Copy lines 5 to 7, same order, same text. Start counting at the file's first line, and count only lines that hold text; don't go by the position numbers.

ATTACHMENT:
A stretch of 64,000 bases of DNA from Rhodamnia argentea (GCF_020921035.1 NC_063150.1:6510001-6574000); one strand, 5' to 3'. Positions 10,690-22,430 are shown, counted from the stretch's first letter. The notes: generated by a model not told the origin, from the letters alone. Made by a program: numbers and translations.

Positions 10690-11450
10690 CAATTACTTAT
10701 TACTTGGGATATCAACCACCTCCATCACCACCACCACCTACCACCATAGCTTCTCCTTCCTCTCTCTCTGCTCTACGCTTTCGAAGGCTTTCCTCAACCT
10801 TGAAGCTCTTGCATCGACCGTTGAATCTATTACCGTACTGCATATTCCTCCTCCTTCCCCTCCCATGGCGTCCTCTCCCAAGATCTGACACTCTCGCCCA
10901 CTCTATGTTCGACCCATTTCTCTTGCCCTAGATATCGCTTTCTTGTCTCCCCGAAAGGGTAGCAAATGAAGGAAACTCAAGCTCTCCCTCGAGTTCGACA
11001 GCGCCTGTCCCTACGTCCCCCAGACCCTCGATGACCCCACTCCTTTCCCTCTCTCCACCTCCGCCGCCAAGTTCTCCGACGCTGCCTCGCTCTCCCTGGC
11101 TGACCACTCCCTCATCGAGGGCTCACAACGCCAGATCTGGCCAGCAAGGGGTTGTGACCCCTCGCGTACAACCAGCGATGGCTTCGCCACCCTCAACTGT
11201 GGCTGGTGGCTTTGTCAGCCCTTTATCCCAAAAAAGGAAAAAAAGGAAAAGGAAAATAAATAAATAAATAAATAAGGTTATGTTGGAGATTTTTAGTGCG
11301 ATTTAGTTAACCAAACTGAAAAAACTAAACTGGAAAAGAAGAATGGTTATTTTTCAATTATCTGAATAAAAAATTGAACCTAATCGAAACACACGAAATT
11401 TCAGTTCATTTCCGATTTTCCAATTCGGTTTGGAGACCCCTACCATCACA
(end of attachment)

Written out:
10801 TGAAGCTCTTGCATCGACCGTTGAATCTATTACCGTACTGCATATTCCTCCTCCTTCCCCTCCCATGGCGTCCTCTCCCAAGATCTGACACTCTCGCCCA
10901 CTCTATGTTCGACCCATTTCTCTTGCCCTAGATATCGCTTTCTTGTCTCCCCGAAAGGGTAGCAAATGAAGGAAACTCAAGCTCTCCCTCGAGTTCGACA
11001 GCGCCTGTCCCTACGTCCCCCAGACCCTCGATGACCCCACTCCTTTCCCTCTCTCCACCTCCGCCGCCAAGTTCTCCGACGCTGCCTCGCTCTCCCTGGC